حکومت فراملی و استراتژی شرکت: نقش نوظهور در سازمان تجارت جهانی
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Publisher : Elsevier - Science Direct (الزویر - ساینس دایرکت)
Journal : International Business Review, Volume 10, Issue 2, April 2001, Pages 217–233
The subsidization of firms by their governments is one of the most controversial issues in international trade. As such, international disciplines on subsidy have been developed under the auspices of the World Trade Organization (WTO). However, many states continue to regard state aid as a vital and entirely legitimate form of government intervention in the economy. Indeed, they cite economic studies on spillovers, externalities and appropriability problems to make their case. Writers such as Porter, Doz and Rugman have illustrated the importance of the domestic economy to international operations. But how are WTO disciplines affecting firms? We develop a case study of the commercial rivalry between two aircraft manufacturers, Bombardier and Embraer, to demonstrate the growing importance of supranational regulation to corporate strategy.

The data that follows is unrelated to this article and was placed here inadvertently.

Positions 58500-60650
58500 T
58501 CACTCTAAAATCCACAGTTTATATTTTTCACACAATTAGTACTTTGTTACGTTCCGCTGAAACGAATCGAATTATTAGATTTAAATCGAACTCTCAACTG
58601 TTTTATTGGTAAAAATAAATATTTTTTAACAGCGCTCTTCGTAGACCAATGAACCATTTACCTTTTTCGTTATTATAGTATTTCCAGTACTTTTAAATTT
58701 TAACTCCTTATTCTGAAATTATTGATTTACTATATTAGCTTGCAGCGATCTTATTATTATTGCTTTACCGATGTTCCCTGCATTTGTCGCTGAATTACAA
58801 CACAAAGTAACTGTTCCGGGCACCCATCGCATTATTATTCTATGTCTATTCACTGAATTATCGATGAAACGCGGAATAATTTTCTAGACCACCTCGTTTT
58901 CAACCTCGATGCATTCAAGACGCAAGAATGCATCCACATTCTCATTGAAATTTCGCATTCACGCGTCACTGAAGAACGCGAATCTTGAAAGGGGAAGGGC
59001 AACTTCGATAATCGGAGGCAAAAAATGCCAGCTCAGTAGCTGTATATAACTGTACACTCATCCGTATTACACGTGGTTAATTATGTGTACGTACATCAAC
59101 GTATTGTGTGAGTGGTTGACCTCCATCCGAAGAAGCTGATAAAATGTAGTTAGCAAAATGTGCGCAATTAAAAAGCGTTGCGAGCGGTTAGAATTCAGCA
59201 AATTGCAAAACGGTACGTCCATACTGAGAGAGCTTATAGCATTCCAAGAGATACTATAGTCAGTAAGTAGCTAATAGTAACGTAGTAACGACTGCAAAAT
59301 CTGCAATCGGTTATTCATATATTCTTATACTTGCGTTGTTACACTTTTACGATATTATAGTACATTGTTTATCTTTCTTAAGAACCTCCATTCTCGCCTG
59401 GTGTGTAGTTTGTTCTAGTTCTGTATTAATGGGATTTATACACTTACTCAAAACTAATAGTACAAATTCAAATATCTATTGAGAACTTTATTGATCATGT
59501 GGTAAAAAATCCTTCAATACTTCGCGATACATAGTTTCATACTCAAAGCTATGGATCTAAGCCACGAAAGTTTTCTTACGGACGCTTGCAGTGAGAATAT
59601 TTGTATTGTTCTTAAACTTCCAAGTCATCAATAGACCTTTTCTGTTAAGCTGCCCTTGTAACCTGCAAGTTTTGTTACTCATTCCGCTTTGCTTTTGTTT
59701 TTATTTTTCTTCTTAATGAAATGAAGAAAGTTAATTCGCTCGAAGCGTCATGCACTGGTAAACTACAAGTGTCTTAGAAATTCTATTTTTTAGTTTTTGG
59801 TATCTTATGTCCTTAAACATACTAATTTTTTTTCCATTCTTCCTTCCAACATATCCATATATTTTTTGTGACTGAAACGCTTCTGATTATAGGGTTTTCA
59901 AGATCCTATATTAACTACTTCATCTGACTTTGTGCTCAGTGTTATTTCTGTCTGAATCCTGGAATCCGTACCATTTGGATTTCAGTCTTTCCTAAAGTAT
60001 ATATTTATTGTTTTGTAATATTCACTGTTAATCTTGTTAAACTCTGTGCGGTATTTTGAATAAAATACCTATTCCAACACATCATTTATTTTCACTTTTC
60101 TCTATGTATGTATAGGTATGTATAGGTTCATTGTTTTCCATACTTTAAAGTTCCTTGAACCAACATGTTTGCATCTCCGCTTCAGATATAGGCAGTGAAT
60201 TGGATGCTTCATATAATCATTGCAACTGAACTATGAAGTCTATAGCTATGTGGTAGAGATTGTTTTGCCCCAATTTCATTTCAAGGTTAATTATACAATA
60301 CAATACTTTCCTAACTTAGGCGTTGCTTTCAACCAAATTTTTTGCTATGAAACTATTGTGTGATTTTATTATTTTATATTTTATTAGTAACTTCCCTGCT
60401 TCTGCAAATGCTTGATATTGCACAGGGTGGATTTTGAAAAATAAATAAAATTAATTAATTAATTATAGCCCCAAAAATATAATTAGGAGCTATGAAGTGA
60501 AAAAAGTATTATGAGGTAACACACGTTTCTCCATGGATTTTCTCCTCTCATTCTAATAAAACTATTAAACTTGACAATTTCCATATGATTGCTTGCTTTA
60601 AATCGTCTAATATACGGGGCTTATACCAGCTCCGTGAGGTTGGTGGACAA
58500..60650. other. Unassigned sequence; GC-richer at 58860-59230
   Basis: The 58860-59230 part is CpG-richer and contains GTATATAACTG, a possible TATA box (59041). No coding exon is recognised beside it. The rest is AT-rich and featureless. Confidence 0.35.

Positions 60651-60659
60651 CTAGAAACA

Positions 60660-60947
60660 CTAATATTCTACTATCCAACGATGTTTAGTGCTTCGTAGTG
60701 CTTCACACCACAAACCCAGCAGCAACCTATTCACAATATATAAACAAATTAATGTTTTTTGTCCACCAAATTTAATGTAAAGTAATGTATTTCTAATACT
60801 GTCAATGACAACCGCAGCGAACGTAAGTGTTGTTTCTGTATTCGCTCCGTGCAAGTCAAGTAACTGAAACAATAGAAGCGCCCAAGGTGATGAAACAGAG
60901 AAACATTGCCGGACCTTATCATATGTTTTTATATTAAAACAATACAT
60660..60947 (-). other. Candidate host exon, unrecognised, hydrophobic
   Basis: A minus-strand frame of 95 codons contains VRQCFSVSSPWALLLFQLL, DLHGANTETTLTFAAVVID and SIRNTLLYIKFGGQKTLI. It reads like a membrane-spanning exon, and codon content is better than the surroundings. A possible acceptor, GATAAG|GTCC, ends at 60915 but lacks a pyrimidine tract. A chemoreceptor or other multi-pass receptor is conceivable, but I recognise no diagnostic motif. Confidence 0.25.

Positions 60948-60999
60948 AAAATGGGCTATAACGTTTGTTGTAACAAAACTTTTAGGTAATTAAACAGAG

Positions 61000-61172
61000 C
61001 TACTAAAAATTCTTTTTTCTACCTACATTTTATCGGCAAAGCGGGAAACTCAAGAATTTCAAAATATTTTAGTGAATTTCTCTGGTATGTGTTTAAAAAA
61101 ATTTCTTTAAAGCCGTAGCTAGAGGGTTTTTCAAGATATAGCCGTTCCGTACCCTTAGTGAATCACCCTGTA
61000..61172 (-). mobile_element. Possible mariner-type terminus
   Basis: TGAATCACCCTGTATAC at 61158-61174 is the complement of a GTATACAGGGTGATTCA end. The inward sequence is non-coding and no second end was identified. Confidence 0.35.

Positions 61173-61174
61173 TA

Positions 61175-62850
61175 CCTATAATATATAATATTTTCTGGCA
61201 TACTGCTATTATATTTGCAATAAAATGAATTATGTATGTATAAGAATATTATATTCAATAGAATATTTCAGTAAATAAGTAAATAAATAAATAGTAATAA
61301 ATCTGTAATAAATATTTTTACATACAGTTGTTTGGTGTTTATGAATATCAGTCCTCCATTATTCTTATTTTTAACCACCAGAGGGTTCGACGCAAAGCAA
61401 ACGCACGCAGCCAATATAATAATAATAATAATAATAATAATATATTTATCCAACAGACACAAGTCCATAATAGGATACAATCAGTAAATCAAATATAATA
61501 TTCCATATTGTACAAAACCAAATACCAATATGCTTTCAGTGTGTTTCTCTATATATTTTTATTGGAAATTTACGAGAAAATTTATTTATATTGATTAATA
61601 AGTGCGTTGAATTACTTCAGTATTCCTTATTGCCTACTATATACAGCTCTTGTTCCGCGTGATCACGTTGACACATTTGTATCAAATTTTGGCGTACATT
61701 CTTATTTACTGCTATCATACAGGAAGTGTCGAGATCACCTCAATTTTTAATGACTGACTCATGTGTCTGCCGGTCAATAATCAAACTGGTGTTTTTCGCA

The events in Seattle during December 1999, when the WTO's ministerial conference ended in failure, reminded business that international commerce does not occur in a vacuum: rather it is conducted between a myriad of state actors, international organizations and societal groups such as environmental, labour and human rights groups. The interaction of business and its environment has long been a subject of scholarly enquiry. Much of the early interest was in foreign direct investment: an interest that remains salient today (Graham, 1997). Recently, the interaction of business and civil society has been examined (Maxwell, Rothenberg, Briscoe, & Marcus, 1997). Firms have recognized that non-state actors, such as non-governmental organizations like Greenpeace, can have a profound effect on their operations. However, relatively little of this work concerns the growth and development of international organizations like the WTO. Instead, where firm — government relations are concerned, much of the focus remains on national governments in their capacity as home or hosts for foreign direct investment. Sanyal and Guvenli (2000) note that “more and more governments” have accepted liberal economic policies, yet they fail to recognize that this liberalism has an institutional manifestation in the WTO. Rugman and Verbeke (1998) note that the WTO may become increasingly important, but regard the international regulation of investment policies as a more pressing matter on the regulatory agenda. In her review of the government — business relations literature, Getz (1997) argues that as international business expands, it is reasonable to expect that international level regulation will become more salient for scholars and practitioners. However, she does not attempt to develop either theoretical frameworks or case studies to pursue this point. Dunning (1997a), similarly, raises the potential importance of supranational or international regulation in his edited work on business government relations. He notes that the expansion of international commercial activity challenges states to reconsider their governance of economic affairs. Dunning also stops well short of examining the actual interaction of business and international institutions like the WTO. The management literature, in brief, seems to suggest that there is “something” important about international organizations like the WTO, but no agreement on how to proceed. This may be due to the relative novelty of the WTO: it has only existed formally since 1995. However, another reason may lie in the misplaced belief that, as an international organization, the WTO has no effect on firm strategy or operations. Rather, the primary research focus ought to be on national regulatory regimes and their influence on firms seeking to locate there. This article does not argue that the WTO is the only important environmental variable for international business, nor is it the most powerful (however one determines relative power in the international system). We do argue, however, that the organization's potential impact on the conduct of international commerce is understudied. The business and management literature has generally not grappled with the details of WTO decisions — in contrast to the legal literature — but has concentrated on the WTO's place within the international regulatory system (Rugman, 2000). A proper assessment of the WTO's influence — or lack of — on international business can be gained only by a careful examination of actual cases. The case developed in this paper is intended merely to add some empirical leverage to the argument that the WTO matters in international business strategy; it is not, nor cannot, be conclusive in its findings. Significant further work needs to be done in this area. Our aim is to illustrate how WTO decisions may affect firms through shaping national-level industrial and technology policies. In this sense, our approach is not so different from work that examines the impact of NAFTA on North American business; the NAFTA treaty is an important intervening variable in the conduct of international business in North America — particularly where locational decisions are concerned (Globerman & Shapiro, 1999).